My son, my beautiful, baby boy, is a nose picker.

It started out with just the occasional experimental nasal expedition. But now? Pffft. He’s gotta have a hit every 20 minutes or so.

What the hell is up there that is so goddamn important?

I mean, there has to be a reason. It must be something. Something must be worth all those nosebleeds. Something must be worth the endless punishments he’s given every time that finger finds its way back to its adopted home.

Is it nature? Some biological instinct? Although I can’t imagine what survival skill is represented by this habit. Unless, perhaps it’s a leftover part of our lizard brain from our caveman days? Maybe boogers were an all-organic pigment for cave drawings? Or a natural glue for the busy caveman on the go?

My own personal pride makes me doubt that it’s the other side of the coin, that it’s nurture. I pick my nose in secret. Like a lady.

It could have a nutritional aspect to it, I suppose. His body is probably screaming out for something with protein since all he’ll eat these days is cheese crackers and chocolate-covered raisins. Do boogers have protein? Either way, it’s gotta be healthier than the “cheese” (and I use that term oh-so-loosely) holding those crackers together.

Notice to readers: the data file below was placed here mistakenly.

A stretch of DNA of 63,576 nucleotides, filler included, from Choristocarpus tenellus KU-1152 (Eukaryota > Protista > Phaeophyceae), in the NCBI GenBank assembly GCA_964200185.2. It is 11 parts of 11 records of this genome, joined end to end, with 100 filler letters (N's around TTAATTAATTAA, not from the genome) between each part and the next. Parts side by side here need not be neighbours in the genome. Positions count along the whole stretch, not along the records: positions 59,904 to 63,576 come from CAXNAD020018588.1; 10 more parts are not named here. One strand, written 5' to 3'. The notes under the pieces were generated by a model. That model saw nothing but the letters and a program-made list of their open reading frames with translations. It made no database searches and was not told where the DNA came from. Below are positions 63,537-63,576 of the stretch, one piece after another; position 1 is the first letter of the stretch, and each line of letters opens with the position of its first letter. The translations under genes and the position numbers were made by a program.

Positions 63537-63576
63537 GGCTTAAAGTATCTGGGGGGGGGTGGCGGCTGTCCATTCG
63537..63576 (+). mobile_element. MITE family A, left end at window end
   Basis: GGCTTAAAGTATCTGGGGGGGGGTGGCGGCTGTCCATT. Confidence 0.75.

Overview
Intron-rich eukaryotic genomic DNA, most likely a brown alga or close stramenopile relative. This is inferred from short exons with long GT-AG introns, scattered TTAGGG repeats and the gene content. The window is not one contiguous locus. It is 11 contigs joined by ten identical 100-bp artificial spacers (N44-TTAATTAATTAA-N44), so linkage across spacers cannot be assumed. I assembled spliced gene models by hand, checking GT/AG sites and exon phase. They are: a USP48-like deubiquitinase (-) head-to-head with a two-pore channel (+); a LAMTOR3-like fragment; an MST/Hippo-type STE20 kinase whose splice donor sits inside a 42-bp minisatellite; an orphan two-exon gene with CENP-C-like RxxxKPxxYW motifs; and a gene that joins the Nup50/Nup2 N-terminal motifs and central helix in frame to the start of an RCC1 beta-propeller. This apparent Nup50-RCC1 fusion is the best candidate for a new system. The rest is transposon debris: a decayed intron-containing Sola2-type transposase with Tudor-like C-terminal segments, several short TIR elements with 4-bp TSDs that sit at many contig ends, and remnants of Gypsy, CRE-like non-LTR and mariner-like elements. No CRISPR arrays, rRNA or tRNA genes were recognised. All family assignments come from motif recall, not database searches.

Maybe the compulsion is psychological in nature. A distraction? A coping mechanism? Digging into his nose is a physical manifestation of digging into his psyche? He did watch a rather stressful “Sesame Street” episode the other day.

Is it a scientific experiment? Seeing if it’s possible to touch his brain? There are days he goes past the second knuckle. He’s gotta be somewhat close.

Maybe he is quite literally digging for gold. Are boogers kid currency? Has anyone investigated the seedy underworld of the kiddie black market? Two boogers in exchange for a gram of uncut Nerd candies? Three for a pack of candy cigarettes (are those even legal anymore)? An ounce of mucus mixed with blood for a used fidget spinner?

WHY DO CHILDREN DO THIS?

And more importantly, how do I get mine to stop?

Ugh. Truly, this is so frustrating. It’s enough to make me want to punch someone. Where’s Anne Hathaway when you need her?